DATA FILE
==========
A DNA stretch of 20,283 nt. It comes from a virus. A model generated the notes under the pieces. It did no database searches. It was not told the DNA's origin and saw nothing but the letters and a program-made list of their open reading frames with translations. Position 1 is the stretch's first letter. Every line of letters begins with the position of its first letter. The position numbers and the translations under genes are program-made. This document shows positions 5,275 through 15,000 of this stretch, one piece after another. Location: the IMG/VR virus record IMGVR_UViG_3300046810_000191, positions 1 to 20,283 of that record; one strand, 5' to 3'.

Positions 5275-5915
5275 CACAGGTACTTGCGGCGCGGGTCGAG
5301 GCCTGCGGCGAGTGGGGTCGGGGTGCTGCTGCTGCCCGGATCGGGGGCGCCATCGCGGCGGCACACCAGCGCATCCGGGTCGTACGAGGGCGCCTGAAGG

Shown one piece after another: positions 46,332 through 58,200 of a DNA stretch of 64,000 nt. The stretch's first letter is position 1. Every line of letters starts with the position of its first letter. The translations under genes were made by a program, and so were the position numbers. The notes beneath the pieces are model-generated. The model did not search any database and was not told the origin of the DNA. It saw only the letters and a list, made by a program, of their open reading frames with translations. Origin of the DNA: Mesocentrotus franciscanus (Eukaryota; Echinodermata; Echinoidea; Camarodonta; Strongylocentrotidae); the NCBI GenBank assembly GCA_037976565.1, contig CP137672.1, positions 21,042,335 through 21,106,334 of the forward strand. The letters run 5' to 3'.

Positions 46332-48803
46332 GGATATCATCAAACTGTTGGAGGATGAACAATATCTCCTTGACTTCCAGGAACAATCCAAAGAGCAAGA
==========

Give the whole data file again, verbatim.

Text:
A DNA stretch of 20,283 nt. It comes from a virus. A model generated the notes under the pieces. It did no database searches. It was not told the DNA's origin and saw nothing but the letters and a program-made list of their open reading frames with translations. Position 1 is the stretch's first letter. Every line of letters begins with the position of its first letter. The position numbers and the translations under genes are program-made. This document shows positions 5,275 through 15,000 of this stretch, one piece after another. Location: the IMG/VR virus record IMGVR_UViG_3300046810_000191, positions 1 to 20,283 of that record; one strand, 5' to 3'.

Positions 5275-5915
5275 CACAGGTACTTGCGGCGCGGGTCGAG
5301 GCCTGCGGCGAGTGGGGTCGGGGTGCTGCTGCTGCCCGGATCGGGGGCGCCATCGCGGCGGCACACCAGCGCATCCGGGTCGTACGAGGGCGCCTGAAGG

Shown one piece after another: positions 46,332 through 58,200 of a DNA stretch of 64,000 nt. The stretch's first letter is position 1. Every line of letters starts with the position of its first letter. The translations under genes were made by a program, and so were the position numbers. The notes beneath the pieces are model-generated. The model did not search any database and was not told the origin of the DNA. It saw only the letters and a list, made by a program, of their open reading frames with translations. Origin of the DNA: Mesocentrotus franciscanus (Eukaryota; Echinodermata; Echinoidea; Camarodonta; Strongylocentrotidae); the NCBI GenBank assembly GCA_037976565.1, contig CP137672.1, positions 21,042,335 through 21,106,334 of the forward strand. The letters run 5' to 3'.

Positions 46332-48803
46332 GGATATCATCAAACTGTTGGAGGATGAACAATATCTCCTTGACTTCCAGGAACAATCCAAAGAGCAAGA